Another day, another study on black women and interracial dating that sounds a little depressing. BUT these studies should not be taken as the received truth, the last word on black women and interracial dating.
The good news is that the general perception of black women is changing but because it isn’t changing as fast as we would like it can feels as if things are not changing at all. Slow change is hard change.
Let’s look at what we have to celebrate:
Michelle Obama in the White House. Steadfast wife, lawyer, mother of two, faithful daughter to her widowed mother.
Kerry Washington. Star of the hit ABC show ‘Scandal.’ When Ms. Washington was questioned about why she chose to play the role of Broomhilda in “Django Unchained” she addressed to need to see black women playing a variety of roles:
Look I can see how it’s not particularly feminist to play the princess in the tower, waiting to be saved. But as a black woman – we’ve never been afforded that luxury. There was no man coming to save you; it wasn’t part of the story. In some ways, this telling is a statement of empowerment.
There are plenty of amazing black women around who are accomplishing amazing things. More and more black women are attending from elite colleges, starting businesses, traveling outside of the United States, etc.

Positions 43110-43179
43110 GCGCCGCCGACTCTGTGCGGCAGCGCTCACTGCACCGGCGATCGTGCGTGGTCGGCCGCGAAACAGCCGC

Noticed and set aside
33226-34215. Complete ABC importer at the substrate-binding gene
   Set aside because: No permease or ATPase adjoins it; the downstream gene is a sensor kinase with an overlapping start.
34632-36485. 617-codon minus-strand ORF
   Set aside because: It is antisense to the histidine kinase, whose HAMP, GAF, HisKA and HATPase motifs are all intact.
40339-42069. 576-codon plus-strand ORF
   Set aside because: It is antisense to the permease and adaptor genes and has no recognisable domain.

One of my favorite biblical quotations is Galatians 6:9(NIV), which reads:
Let us not become weary in doing good, for at the proper time we will reap a harvest if we do not give up.
Black women and their allies have to avoid becoming weary in well doing, because the fruit of their good work will eventually be obvious to all.
“Stereotypes are not set in stone. If you don’t believe me, just research some of the things that were once openly said about the Irish, Asian women, and Jewish people, yet if you don’t know that history you would never know just how negatively each of these groups has been viewed at various times and places throughout history.”
Well, black women are going to get their turn to put the stereotypes behind them too, as long as they do not become weary in well doing and give the good work that is being accomplished by black women all over the diaspora time to flourish and to be recognized.